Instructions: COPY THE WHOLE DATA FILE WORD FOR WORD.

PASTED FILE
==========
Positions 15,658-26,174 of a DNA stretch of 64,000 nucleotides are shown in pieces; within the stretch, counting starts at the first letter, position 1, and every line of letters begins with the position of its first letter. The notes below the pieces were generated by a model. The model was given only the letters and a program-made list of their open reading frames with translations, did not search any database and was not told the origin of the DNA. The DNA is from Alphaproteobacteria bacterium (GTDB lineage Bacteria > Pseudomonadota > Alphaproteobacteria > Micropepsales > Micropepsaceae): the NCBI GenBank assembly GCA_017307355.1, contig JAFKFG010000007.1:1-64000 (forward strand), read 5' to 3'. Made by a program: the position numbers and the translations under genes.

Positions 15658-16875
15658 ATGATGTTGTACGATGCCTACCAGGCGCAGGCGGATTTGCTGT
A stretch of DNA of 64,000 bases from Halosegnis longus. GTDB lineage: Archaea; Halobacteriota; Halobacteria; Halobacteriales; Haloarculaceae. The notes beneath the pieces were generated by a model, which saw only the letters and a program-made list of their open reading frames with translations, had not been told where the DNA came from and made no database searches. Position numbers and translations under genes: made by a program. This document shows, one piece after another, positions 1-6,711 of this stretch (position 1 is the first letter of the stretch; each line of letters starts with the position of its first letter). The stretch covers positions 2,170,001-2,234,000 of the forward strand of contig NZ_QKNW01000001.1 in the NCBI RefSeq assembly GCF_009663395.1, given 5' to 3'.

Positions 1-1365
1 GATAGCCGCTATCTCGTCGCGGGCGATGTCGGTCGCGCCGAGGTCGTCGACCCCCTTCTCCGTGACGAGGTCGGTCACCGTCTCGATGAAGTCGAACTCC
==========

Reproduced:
Positions 15,658-26,174 of a DNA stretch of 64,000 nucleotides are shown in pieces; within the stretch, counting starts at the first letter, position 1, and every line of letters begins with the position of its first letter. The notes below the pieces were generated by a model. The model was given only the letters and a program-made list of their open reading frames with translations, did not search any database and was not told the origin of the DNA. The DNA is from Alphaproteobacteria bacterium (GTDB lineage Bacteria > Pseudomonadota > Alphaproteobacteria > Micropepsales > Micropepsaceae): the NCBI GenBank assembly GCA_017307355.1, contig JAFKFG010000007.1:1-64000 (forward strand), read 5' to 3'. Made by a program: the position numbers and the translations under genes.

Positions 15658-16875
15658 ATGATGTTGTACGATGCCTACCAGGCGCAGGCGGATTTGCTGT
A stretch of DNA of 64,000 bases from Halosegnis longus. GTDB lineage: Archaea; Halobacteriota; Halobacteria; Halobacteriales; Haloarculaceae. The notes beneath the pieces were generated by a model, which saw only the letters and a program-made list of their open reading frames with translations, had not been told where the DNA came from and made no database searches. Position numbers and translations under genes: made by a program. This document shows, one piece after another, positions 1-6,711 of this stretch (position 1 is the first letter of the stretch; each line of letters starts with the position of its first letter). The stretch covers positions 2,170,001-2,234,000 of the forward strand of contig NZ_QKNW01000001.1 in the NCBI RefSeq assembly GCF_009663395.1, given 5' to 3'.

Positions 1-1365
1 GATAGCCGCTATCTCGTCGCGGGCGATGTCGGTCGCGCCGAGGTCGTCGACCCCCTTCTCCGTGACGAGGTCGGTCACCGTCTCGATGAAGTCGAACTCC